FASTENING: Shoes should have some device for holding the foot ‘back and down’ in the shoe. This means laces, buckles, straps, velcro or a ‘high-fronted’ slip-on shoe, which comes well up the foot. Classic ‘slip-on shoes’ particularly ladies pumps and court shoes, can only stay on the foot by cramping the toes, making them too small!

TOE-BOX: This is where the toes sit. The toe box should be wide and deep enough to accommodate your foot shape.

SHOE SIZE: There is no conformity in shoe sizing between shoe manufacturers. It is essential that shoes are tried on. Do this at the end of the day, when your feet have expanded. Get both feet measured for length and width, standing, and accommodate the largest foot. Remember, the big toe isn’t always the (biggest) longest toe! There should be a thumb width space between the end of the longest toe and the end of the shoe, with the foot held ‘back and down’ in the shoe.
TRY NOT TO WEAR THE SAME FOOTWEAR EVERY DAY.
Shoes need to ‘breathe’. Put them out in the sun to air, and help kill off any ‘bugs’. Airing also prolongs the life of footwear, as stitching and leather gets the opportunity to dry out.

SPECIAL CONSIDERATIONS NEED TO BE MADE FOR:

CHILDREN: Until a child is walking, socks and booties are fine. When your child starts walking, around 12 — 15 months, bare feet is best in a safe environment to allow the muscles to develop. Shoes should be expertly fitted, allowing sufficient room in the toe box, with pliable sole, unless we advise otherwise for specific conditions.

SPORTS SHOES: Different activities require specific types of footwear just as different foot types require specific shoe features. Considering the risk of injury and discomfort caused by wearing the wrong shoe for the activity or foot type; it really does make sense to seek and take our advice.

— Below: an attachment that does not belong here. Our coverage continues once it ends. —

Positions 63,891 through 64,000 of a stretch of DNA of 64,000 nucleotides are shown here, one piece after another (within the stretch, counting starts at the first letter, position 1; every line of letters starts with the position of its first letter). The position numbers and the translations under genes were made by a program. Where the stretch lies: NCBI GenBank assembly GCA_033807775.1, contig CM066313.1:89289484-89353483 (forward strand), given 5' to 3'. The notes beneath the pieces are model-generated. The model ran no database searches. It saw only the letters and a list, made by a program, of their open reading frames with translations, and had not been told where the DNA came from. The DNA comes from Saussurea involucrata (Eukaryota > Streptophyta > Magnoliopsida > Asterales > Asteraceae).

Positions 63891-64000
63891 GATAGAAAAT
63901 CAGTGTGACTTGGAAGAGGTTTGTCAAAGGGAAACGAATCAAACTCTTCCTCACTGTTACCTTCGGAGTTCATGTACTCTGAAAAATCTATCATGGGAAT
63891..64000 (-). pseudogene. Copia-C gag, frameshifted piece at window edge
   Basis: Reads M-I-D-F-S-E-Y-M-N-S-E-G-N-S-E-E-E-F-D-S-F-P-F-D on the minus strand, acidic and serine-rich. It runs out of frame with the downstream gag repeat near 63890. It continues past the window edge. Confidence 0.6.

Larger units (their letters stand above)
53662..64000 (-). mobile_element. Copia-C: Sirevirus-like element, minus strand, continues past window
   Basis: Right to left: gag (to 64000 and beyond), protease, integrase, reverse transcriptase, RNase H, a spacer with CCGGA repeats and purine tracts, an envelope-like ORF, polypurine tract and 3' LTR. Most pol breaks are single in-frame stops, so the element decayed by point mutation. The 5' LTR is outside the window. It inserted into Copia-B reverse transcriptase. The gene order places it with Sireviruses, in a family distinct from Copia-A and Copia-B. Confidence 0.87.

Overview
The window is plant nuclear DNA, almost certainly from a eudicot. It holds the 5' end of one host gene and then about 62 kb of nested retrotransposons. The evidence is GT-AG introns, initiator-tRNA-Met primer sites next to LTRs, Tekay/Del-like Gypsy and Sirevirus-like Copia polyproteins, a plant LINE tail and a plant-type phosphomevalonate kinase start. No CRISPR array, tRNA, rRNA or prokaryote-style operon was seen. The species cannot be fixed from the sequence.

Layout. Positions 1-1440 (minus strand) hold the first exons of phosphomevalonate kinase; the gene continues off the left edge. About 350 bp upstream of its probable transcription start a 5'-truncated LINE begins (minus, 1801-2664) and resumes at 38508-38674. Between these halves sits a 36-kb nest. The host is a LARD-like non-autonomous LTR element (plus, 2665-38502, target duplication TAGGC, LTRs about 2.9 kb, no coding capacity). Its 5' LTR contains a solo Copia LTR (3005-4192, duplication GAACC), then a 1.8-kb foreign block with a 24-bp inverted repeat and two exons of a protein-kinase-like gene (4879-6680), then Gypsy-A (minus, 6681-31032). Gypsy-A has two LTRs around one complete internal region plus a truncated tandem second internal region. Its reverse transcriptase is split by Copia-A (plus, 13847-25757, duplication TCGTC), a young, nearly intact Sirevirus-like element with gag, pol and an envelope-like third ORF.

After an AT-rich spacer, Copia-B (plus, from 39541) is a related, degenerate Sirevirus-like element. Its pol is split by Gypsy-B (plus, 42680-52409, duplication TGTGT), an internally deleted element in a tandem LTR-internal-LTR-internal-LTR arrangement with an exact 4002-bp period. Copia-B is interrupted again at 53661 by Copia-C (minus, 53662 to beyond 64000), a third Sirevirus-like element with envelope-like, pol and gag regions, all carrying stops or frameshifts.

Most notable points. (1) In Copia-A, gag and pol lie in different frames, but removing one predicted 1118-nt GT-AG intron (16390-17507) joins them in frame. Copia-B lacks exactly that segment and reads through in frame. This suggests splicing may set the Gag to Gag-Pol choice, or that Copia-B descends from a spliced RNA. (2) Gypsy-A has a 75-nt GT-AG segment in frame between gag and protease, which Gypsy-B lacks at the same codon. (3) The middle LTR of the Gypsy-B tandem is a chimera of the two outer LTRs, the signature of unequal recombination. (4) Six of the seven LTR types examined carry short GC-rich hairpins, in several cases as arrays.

OCCUPATIONAL SAFETY FOOTWEAR: The knowledge you need when buying OPF is the same as if you were buying sports shoes: different shoes and boots for different uses and foot types. Check that the footwear supplied by your employer is suitable for your feet.

THOSE WITH POOR CIRCULATION / DIABETES / PERIPHERAL NEUROPATHY: Please talk to us before purchasing footwear. Your needs are very specific and require extra care and consideration to prevent harm and injury.

FOOT DEFORMITY OR ARTHRITIC and PAINFUL JOINTS: Sometimes, these feet need to have shoes specially made. However, we also know the best ready-made shoes to try that may be modified to suit your needs. We can show you different lacing techniques and handy tips to improve shoe comfort and fit.

ORTHOSES / ORTHOTICS / SHOE INSERTS: You should already be aware of your footwear requirements. This should be addressed at the time of your biomechanical assessment. If you have forgotten, are confused, or can’t find shoes, speak to us.

FOOT COMFORT IS ESSENTIAL TO MAINTAIN STABILITY, MOBILITY, SAFETY, INDEPENDENCE AND HEALTH.

 

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Gladesville Healthcare Clinic
74 Morrison Rd
Gladesville NSW 2111.

Clinic Hours: Monday to Friday: By Appointment
Tel: 9816. 3071
Fax: 9816 2037
Email: info@gladesvillehealthcare.com.au